(Fig. 5B and D red bars) showed a dramatic increase in fluorescence
intensity in H2009 cells from 1 to 4 h (e.g. MFI values were 3.6±1.1
and 20.7±3.7 at 1 h and 4 h, respectively; pb0.001). The MFI values
(20.7±3.7 and 22.4±3.8 at 4 and 24 h, respectively) remained
relatively the same from 4 to 24 h (p=0.52). Unlike the 4% PpIX-
encapsulated micelles, the intracellular fluorescence intensity of
H2009 cells incubated with 4% PpIX-conjugated micelles (Fig. 5C
and D blue bars) showed a pattern of steady increase from 2.8±0.4 at
1 h to 15.8±1.6 at 24 h (pb0.001).
The objective of the current study was to develop PpIX-micelles
and investigate their photophysical properties and PDT efficacy in
cancer cells. PpIX is a potent photosensitizer and although its
precursor, 5-ALA (Levulan®) has been clinically approved by the
FDA, poor membrane permeability was a major limiting factor to
achieve the desired clinical efficacy . To overcome this limitation,
we aimed to establish a micellar nanocarrier using a biocompatible
and biodegradable PEG-PLA copolymer to directly deliver PpIX to
cancer cells. Currently, Genexol™, a PEG-PLA micelle formulation for
the delivery of paclitaxel, has already been clinically approved for
cancer treatment in S. Korea .
PpIX is planar molecule with four conjugated pyrrole rings (Fig. 1)
. PpIX can easily aggregate in aqueous solution and its aggregation
behavior has been extensively studied as a function of pH and ionic
Fig. 4. Phototoxicity (red open symbols) and dark-toxicity (black solid symbols) of (A)
0.2% PpIX-micelles and (B) 4% PpIX-micelles as a function of micelle/PpIX dose after
24 h incubation. The relative survival was normalized to the control cells without light
nor PpIX. Both PpIX-encapsulated and PpIX-conjugated formulations were shown in
each figure. Laser irradiation conditions were: λ=532 nm, power density=20 mW/
cm2, total light dose=12 J/cm2.
Fig. 5. Confocal laser scanning microscopy images of H2009 lung cancer cells incubated
with PpIX-micelles over time. (A) 0.2% PpIX-encapsulated micelles; (B) 4% PpIX-
encapsulated micelles; and (C) 4% PpIX-conjugated micelles. Red fluorescence is from
structural moieties containing PpIX. All micelle concentrations were maintained at
100 μg/mL. The scale bars are 20 μm in A–C. (D) The mean fluorescence intensity from
10 cells as a function of incubation time for different PpIX-micelles. The p values were
calculated using the Student's t-test and indicated in D between paired groups of
H. Ding et al. / Journal of Controlled Release 151 (2011) 271–277
strength [32,33]. In thepH range of 0–3, PpIX stays asa monomer with
a sharp Soret band at 404 nm and four Q-bands; at pHN8, PpIX exists
as a dimer with a sharp Soret band at 388 nm and four weak Q-bands;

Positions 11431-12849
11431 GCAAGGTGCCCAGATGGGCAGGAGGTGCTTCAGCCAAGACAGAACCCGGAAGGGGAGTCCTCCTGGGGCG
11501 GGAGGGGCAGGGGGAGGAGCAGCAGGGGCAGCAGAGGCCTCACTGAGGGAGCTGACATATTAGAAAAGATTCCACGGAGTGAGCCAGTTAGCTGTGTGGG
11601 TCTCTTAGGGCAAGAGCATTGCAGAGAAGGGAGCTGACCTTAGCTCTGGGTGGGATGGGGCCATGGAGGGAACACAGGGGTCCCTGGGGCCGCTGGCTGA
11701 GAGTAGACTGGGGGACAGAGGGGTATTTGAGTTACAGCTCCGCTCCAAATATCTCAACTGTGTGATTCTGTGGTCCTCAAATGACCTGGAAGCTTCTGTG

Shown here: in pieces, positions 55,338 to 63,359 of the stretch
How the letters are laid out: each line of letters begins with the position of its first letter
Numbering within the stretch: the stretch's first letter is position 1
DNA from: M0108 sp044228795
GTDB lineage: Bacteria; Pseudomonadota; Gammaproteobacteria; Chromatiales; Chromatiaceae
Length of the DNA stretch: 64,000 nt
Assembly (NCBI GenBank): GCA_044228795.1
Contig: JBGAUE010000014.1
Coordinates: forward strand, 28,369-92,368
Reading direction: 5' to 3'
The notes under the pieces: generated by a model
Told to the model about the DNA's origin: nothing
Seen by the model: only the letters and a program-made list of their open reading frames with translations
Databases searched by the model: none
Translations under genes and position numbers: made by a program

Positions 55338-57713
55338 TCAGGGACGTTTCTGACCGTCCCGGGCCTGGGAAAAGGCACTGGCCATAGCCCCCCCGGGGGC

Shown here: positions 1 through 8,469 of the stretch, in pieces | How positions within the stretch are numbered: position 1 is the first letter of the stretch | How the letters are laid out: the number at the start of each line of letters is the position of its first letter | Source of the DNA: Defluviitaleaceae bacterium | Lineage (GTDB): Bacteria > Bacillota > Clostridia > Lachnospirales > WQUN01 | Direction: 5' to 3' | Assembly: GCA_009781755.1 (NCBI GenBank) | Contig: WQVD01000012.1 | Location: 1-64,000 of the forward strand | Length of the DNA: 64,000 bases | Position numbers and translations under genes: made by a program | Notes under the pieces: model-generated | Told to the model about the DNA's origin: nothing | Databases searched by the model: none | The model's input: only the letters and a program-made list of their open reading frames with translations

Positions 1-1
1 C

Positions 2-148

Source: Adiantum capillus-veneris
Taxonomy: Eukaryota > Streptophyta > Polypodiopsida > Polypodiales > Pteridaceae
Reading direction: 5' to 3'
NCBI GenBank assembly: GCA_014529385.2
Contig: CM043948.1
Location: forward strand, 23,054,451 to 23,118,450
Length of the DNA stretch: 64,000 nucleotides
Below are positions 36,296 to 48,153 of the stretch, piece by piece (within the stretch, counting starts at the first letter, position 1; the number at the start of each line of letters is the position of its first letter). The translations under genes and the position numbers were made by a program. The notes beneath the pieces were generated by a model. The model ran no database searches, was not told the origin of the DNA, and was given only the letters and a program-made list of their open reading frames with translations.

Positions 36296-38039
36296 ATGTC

and in the pH range 3–7, PpIX forms extended aggregates with two
splitting weak Soret bands centered at 350 and 460 nm and four weak
Q bands. In these larger aggregates, porphyrins preferentially interact
axially through π–π interactions and laterally by edge-to-edge
hydrophobic interactions. Formation of intermolecular hydrogen
bonds between the carboxylic acids was further hypothesized to
contribute to the stabilization of the aggregated structures . At
physiological pH (7.4), PpIX has a very low aqueous solubility (~1 μg/
mL) and cannot be directly administered intravenously.
Polymeric micelles provide an attractive nanocarrier option for the
delivery of PpIX. In this study, we prepared PpIX-micelles by two
different strategies: non-covalent encapsulation of PpIX in the
hydrophobic cores of micelles and covalent conjugation of PpIX to
the core-forming block of the PEG-PLA copolymer (Fig. 1A). We
systematically examined the UV–vis absorption, fluorescence emis-
sion,1O2yield and PDT efficacy of different PpIX-micelles. At low PpIX
loading density (i.e., b0.2%), PpIX mostly stayed in the monomeric
state as indicated by the sharp Soret band at 404 nm, strong
fluorescence intensity, and high1O2yield regardless of incorporation
strategies. At high PpIX loading density (i.e., 4%), however, the
incorporation strategy had a dramatic effect on the PpIX state in the
micelles. In PpIX-encapsulated micelles, aggregated forms of PpIX
were observed as indicated by the split Soret bands and complete
quenching of fluorescence and
comparison, the 4% PpIX-conjugated micelles showed that PpIX
were present as dimers with retaining of considerable1O2generation
capacity (ΦΔ=0.48). These results are consistent with the previous
reports that only PpIX monomers and dimers can be photoexcited to
triplet state thus allowing for the generation of1O2[34,35].
micelles did not correlate with their phototoxicity in H2009 lung
micelles showed significantly lower phototoxicities compared to the
4% PpIX-micelles at the same micelle dose (Fig. 4). To investigate this
discrepancy, we used confocal laser scanning microscopy to examine
the micelle uptake and PpIX release in H2009 cells. For pegylated
micelle nanoparticles, cell uptake occurs through fluidic phase
endocytosis where nanoparticles are internalized via endosomes and
distributed to other intracellular organelles (e.g. lysosome, Golgi)